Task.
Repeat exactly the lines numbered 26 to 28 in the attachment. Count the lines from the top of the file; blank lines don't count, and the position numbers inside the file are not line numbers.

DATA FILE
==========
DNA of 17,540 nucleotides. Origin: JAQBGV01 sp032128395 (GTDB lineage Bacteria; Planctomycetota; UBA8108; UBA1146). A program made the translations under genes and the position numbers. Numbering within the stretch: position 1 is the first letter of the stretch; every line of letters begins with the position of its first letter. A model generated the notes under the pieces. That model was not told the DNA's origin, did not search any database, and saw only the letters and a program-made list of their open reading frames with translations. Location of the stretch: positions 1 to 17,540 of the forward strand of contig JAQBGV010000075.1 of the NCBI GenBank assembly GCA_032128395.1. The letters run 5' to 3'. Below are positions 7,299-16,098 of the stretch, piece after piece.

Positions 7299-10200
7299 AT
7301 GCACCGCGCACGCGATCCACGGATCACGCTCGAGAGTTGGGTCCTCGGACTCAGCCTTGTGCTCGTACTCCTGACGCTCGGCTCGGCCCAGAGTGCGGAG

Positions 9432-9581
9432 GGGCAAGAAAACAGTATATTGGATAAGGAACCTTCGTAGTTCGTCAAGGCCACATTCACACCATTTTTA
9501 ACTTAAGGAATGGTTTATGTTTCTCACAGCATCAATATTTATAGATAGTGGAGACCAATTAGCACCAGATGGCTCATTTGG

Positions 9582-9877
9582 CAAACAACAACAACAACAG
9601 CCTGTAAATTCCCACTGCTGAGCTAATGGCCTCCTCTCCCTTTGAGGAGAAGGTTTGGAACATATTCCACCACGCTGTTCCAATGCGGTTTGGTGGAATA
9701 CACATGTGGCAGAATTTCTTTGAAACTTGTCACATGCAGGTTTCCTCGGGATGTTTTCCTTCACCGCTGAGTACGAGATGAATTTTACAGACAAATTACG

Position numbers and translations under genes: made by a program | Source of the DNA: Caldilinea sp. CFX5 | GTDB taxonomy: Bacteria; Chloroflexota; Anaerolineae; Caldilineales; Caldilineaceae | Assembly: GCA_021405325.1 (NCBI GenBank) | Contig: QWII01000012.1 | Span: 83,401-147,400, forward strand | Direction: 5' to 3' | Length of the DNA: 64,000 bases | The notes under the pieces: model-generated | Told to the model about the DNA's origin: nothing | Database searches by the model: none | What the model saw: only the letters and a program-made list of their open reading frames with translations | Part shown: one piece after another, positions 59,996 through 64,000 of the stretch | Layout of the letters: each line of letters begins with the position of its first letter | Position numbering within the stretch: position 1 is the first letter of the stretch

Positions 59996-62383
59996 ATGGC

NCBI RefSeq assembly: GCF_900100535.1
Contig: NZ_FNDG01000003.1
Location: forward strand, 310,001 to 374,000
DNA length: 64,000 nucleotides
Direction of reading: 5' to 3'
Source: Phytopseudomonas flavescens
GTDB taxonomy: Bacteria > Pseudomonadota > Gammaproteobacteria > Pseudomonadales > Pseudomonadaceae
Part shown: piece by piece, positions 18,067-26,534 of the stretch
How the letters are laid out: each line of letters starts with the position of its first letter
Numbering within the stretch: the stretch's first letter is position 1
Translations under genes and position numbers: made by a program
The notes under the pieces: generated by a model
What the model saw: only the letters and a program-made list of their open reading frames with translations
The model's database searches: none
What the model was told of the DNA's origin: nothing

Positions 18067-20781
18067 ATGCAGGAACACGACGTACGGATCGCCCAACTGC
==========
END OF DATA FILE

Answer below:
The notes under the pieces: generated by a model
What the model saw: only the letters and a program-made list of their open reading frames with translations
The model's database searches: none